The Devil Has No Helmet by Shaun Gladwell at Analix Forever in Geneva

Tomorrow, 2 September 2016, the first solo exhibition in Switzerland of Australian-born UK-based artist Shaun Gladwell opens at Analix Forever.

For Shaun Gladwell, movement comes first. From skate to bike and surf to plane, Gladwell experiments every gesture. Movement, driven to its extreme, becomes a perfect moment of stupefaction. And to further magnify movement, Gladwell slows it down, in a neo-romantic approach to mastering time.

The works presented at Analix Forever include video and photography, drawings and objects.

The major recent video work by Gladwell, entitled Skateboarders vs Minimalism (2016, commissioned by Catriona & Simon Mordant), will be shown as video street art. In this video, the high-flying skaters Rodney Mullen, Hillary Thompson and Jesus Esteban slide and jump in the Torrance Museum in Los Angeles, confronting themselves to sculptures by Donald Judd, Carl Andre or Tony Smith, the immobile presence of which competes for attention with the twirling figures of the skaters. Photographs and objects are shown along with Skateboarders vs Minimalism: John Baldessari’s edition skates, modified and signed by Shaun Gladwell, become unique pieces.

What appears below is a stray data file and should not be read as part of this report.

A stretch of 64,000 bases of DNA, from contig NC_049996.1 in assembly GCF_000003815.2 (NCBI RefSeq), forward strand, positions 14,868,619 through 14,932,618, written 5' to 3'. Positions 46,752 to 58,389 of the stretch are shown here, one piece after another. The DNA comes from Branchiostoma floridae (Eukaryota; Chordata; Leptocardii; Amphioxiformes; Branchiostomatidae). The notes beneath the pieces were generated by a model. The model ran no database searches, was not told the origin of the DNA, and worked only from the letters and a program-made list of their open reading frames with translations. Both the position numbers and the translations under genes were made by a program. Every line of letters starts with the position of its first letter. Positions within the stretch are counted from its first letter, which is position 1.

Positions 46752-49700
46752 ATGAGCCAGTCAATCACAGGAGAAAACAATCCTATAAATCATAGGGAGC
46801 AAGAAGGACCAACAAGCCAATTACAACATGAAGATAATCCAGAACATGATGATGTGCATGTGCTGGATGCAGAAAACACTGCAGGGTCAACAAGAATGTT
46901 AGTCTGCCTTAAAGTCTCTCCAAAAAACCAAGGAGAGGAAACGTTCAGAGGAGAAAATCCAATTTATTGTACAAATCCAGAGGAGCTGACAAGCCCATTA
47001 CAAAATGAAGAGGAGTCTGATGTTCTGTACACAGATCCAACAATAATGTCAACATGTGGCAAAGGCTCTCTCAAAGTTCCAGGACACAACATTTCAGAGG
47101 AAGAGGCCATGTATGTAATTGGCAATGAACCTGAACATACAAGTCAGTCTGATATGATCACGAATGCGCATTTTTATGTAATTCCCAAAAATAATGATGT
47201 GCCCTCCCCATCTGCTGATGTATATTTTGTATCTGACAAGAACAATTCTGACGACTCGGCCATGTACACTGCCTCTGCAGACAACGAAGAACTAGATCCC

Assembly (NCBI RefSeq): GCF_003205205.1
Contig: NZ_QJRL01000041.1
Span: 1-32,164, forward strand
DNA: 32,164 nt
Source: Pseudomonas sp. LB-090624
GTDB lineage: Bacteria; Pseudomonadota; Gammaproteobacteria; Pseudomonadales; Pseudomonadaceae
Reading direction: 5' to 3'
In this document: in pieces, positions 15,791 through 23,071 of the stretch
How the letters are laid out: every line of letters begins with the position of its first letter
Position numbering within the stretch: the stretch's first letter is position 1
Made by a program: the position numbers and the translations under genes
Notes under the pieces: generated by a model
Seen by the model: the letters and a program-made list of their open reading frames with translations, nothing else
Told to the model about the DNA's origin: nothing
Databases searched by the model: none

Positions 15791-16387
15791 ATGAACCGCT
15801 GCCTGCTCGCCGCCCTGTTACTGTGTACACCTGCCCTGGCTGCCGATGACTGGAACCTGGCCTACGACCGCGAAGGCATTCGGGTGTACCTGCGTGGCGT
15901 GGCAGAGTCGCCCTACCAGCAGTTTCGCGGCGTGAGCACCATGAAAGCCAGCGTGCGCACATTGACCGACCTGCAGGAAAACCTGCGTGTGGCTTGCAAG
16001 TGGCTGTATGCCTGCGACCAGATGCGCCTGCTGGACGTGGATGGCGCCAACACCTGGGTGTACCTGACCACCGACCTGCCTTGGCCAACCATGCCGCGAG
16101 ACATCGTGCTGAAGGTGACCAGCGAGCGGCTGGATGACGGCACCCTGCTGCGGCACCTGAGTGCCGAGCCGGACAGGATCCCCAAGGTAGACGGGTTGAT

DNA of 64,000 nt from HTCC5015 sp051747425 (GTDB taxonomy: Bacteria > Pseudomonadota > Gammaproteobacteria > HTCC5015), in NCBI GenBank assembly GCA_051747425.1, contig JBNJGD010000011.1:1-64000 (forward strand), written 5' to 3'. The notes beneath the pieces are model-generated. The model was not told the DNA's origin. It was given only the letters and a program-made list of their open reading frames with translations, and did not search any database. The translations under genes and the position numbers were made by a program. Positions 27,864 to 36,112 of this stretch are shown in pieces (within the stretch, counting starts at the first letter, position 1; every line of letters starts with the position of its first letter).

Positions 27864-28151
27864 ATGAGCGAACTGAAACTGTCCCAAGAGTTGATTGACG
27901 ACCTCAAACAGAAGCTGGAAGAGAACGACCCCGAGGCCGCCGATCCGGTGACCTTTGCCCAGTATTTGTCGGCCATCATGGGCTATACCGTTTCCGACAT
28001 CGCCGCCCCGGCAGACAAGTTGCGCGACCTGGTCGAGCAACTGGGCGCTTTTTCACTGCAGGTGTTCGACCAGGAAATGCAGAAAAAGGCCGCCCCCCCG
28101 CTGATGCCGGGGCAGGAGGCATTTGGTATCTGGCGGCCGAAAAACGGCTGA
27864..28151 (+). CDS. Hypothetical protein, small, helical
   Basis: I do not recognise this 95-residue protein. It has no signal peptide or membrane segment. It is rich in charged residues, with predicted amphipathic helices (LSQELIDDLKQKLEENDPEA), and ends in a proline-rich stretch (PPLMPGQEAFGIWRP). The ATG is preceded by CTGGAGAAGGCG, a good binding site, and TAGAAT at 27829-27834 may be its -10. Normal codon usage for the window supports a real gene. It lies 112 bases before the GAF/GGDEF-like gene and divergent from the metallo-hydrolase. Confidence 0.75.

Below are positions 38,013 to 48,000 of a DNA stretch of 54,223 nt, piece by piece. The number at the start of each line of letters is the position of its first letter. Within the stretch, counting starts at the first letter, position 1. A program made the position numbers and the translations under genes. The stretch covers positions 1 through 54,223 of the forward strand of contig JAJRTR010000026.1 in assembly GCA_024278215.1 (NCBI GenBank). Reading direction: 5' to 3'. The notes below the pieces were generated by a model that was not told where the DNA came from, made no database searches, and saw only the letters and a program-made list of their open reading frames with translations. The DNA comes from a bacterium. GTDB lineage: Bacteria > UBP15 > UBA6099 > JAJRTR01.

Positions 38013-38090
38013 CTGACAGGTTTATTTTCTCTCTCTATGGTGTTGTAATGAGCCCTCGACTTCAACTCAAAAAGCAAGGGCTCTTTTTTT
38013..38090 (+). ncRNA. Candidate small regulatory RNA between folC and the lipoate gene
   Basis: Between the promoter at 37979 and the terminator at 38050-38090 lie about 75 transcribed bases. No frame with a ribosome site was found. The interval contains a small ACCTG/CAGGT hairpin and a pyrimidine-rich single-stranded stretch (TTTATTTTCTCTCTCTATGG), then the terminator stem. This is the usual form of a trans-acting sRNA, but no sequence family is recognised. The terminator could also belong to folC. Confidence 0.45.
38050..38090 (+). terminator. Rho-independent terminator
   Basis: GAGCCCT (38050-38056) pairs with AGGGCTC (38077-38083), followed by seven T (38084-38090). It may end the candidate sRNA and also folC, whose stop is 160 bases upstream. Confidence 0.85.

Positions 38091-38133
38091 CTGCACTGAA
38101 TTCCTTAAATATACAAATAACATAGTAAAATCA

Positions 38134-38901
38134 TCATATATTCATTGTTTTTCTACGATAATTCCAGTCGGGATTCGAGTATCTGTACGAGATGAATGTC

Gladwell is currently studying for his pilot’s license: another way to master gravity. In the video I also live at one infinite loop (2011), Gladwell films himself strapped in the cockpit of a military jet fighter (L39 Albatros) over Australia’s Hunter Valley, helmet in place and camera in his hands, struggling to hold it steady. Like a bird…

In 2013, Gladwell was commissioned by the Rotterdam Opera House to create the scenery for a single performance of Wagner’s Flying Dutchman. This production owes to Bill Viola’s vision, particularly in the omnipresence of water—but is also filled with Gladwell’s own obsessions and romanticism, from water to fire, from stilts to wings, from birds to helmet.

Indeed, the helmet is prominent in Gladwell’s world: an instrument of concealment, an exoskeleton that masks man’s fragility, seeking to bind body and mind together and to protect life. The helmet/exoskeleton becomes a “generic head,” a style, an exercise of dissimulation and assimilation to a group, and a symbol for identity, departure and solitude.

In The Devil has no Helmet, the helmet in one hell of a state.

 

Analix Forever – 2 rue de Hesse 1204, Geneva
2 September – 2 November, 2016
Opening: Thursday 1 September, 2016, 6pm –8pm